How many teams are there?
There is at least one team per age group, with more possible based on turnout. Following the national trend, we no longer have ‘A’ and ‘B’ teams. Teams will be named after the coach. Fencor feels all their teams are an ‘A’ level compared to the competition.
How is the eligibility for each team determined?
Each team will have has players from the same school grade. A player can ‘play down’ if their birthday was after Sept. 1 of a particular year.
What happens when tryouts conflict with other games?
Fencor does not allow high school varsity players whose teams are still active to take the floor at tryouts due to the possibility of injury. For younger age groups we attempt to hold tryouts where there is the least conflict but realize someone will have a travel or CYO game conflict. Please communicate with the person running tryouts or the Fencor office if going to miss a tryout in advance and it will not be held against you.
What is involved in the commitment to a Fencor team?
It is expected that a player will make all the games and practices unless the coach is notified beforehand. There are always conflicts but absences disrupt the team and are unfair to the other players, coaches and teammates. Communication with the coaches is crucial about these issues if there will be an absence.
What about the time involved?
There are generally two practices during the week from March through early June. The large majority of the practices take place at Germantown Academy or nearby facilities. Teams on average play in 4 to 10 weekend tournaments during a similar time frame but the exact number is determined by the coach in consultation with parents. 90% of the tournaments are within easy driving distance. Older age groups will have a specialized scheduledue to college showcases as their dates are determined by the NCAA.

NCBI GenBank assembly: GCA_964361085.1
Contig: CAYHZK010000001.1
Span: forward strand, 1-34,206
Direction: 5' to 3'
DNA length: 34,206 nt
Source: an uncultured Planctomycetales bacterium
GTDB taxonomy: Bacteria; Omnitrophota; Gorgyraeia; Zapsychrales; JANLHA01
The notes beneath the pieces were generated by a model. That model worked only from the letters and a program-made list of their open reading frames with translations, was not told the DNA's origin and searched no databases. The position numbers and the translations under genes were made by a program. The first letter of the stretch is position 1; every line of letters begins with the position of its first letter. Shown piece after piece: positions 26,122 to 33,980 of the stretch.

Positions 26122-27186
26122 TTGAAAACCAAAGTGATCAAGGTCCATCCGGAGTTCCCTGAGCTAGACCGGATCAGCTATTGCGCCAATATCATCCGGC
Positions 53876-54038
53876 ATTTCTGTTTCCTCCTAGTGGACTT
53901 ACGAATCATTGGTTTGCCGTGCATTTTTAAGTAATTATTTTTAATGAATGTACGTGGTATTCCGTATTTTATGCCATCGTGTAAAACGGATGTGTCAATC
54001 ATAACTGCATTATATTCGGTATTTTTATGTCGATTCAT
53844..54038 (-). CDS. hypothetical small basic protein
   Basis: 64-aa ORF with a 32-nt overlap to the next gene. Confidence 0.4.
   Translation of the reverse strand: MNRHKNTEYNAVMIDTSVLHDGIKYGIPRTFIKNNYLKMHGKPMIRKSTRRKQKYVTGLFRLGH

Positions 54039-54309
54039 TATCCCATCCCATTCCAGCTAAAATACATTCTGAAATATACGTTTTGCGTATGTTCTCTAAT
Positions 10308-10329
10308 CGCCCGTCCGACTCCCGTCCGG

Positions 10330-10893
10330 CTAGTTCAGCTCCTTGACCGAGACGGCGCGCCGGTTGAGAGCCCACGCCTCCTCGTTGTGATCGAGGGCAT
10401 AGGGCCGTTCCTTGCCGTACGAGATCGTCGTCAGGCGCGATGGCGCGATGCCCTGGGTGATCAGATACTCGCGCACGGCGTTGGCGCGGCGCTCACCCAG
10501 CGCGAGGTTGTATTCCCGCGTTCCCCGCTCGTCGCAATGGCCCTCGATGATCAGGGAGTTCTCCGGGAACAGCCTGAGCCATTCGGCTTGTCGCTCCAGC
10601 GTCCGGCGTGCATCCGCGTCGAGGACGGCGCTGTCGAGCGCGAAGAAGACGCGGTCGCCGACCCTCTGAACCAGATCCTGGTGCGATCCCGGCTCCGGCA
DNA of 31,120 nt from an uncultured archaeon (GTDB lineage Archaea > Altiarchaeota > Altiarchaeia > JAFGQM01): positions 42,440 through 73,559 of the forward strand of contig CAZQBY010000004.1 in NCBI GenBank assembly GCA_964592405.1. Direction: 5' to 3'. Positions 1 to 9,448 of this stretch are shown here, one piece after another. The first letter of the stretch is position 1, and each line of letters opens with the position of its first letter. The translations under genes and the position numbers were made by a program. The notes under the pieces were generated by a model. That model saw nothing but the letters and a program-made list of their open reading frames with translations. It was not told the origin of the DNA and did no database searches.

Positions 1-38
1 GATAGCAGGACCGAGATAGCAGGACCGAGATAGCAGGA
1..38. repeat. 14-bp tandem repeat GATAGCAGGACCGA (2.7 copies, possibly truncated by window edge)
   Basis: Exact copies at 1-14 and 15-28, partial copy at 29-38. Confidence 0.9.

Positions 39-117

Is there fundraising for that kind of thing?
Each team does its own fundraising which is coordinated by the Team Manager who is a volunteer parent that coordinates all the non-coaching issues. Fencor offers fundraising opportunities through managing a gym during tournaments and encourages teams to participate.
What are the qualifications to be a Fencor Coach?
The club looks for people that: can meet the demanding time commitment, have some knowledge of the game from playing and/or coaching, and can organize and manage practices and games. Different age levels clearly need coaches with different abilities, experiences, and outlooks. The club requires a Criminal Background Check and Child Abuse History Clearance for each potential coach. As a general rule, a parent does not coach a Fencor team with his or her child on that team. If interested in being a Fencor coach, email email@example.com
How many tournaments does Fencor pay for? What if team wants to play more?
Fencor pays for the entry fee of a team’s first five full (3 games or more) tournaments. Teams usually prefer to extend their season and play more. To guarantee the team will get in, Fencor fronts the money for entry fees. The cost of the added tournaments are usually paid for by dividing entry fees equally among the players’ families, minus team credit from fundraising, but a team can make its own reimbursement rules. The Team Manager will receive an itemized bill from Fencor and a deadline to pay in full, usually mid-June.
What about the coaches expenses?
Any team traveling to an overnight stay or longer tournament is responsible to pick up the cost of transportation, room, and board for two coaches. Remember that these coaches are volunteers and are not getting paid for all the time they put in.
What are Fencor’s goals?
The goals are; for each player to grow as a person and player, for the team to play as well as it can, and for everyone to have some fun. Beyond that, Fencor wants to provide appropriate opportunities for the older players to receive “exposure” to college coaches and to give the best possible coaching for younger players so they can succeed at the middle and high school level.